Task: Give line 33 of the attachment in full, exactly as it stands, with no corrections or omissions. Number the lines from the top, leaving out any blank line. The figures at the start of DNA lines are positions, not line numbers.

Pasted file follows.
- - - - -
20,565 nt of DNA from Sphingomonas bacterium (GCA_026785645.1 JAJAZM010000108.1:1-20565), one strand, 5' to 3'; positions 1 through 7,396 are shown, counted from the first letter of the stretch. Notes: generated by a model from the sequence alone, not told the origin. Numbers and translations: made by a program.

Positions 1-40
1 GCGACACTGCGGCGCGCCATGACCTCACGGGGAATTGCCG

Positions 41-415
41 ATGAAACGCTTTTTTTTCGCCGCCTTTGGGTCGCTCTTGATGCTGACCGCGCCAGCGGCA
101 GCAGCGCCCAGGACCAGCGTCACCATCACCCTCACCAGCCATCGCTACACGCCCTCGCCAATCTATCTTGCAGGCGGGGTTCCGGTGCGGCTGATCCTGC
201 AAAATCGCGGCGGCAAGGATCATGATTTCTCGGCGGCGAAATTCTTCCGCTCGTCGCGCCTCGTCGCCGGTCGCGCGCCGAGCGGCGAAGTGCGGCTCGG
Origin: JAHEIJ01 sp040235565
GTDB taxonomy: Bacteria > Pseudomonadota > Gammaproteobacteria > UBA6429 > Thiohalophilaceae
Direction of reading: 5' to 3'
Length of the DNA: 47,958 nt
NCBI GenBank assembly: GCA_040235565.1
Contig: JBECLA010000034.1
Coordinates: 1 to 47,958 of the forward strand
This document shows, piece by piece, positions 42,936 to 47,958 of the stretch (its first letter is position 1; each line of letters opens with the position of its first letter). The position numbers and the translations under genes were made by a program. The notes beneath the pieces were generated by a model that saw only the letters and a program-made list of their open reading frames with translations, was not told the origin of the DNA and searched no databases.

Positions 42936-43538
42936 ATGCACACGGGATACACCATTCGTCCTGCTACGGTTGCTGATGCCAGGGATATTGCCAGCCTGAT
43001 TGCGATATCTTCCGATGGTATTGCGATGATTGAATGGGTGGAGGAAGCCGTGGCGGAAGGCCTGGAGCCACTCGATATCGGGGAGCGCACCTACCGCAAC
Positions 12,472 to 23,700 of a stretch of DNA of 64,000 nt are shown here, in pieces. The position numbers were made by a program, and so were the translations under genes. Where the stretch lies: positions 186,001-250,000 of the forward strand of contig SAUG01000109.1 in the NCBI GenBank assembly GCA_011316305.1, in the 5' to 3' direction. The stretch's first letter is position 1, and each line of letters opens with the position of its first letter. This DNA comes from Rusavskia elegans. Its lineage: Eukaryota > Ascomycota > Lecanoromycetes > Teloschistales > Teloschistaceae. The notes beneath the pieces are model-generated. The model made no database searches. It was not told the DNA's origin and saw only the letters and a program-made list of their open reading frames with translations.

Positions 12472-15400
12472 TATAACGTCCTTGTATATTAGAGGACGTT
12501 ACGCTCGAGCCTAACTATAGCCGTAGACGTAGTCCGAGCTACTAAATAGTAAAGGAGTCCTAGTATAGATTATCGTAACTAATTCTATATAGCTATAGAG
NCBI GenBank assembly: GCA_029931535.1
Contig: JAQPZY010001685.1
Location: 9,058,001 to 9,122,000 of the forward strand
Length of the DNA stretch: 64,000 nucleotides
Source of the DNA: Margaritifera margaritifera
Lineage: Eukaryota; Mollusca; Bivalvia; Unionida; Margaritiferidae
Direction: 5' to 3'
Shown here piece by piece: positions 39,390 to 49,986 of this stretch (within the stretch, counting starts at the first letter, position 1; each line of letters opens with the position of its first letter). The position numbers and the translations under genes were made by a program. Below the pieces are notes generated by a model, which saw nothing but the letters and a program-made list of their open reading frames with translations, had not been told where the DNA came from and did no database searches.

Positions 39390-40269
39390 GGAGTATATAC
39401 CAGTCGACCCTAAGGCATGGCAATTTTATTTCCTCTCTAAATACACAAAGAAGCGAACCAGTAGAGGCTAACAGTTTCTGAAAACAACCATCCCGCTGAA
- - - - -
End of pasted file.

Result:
39401 CAGTCGACCCTAAGGCATGGCAATTTTATTTCCTCTCTAAATACACAAAGAAGCGAACCAGTAGAGGCTAACAGTTTCTGAAAACAACCATCCCGCTGAA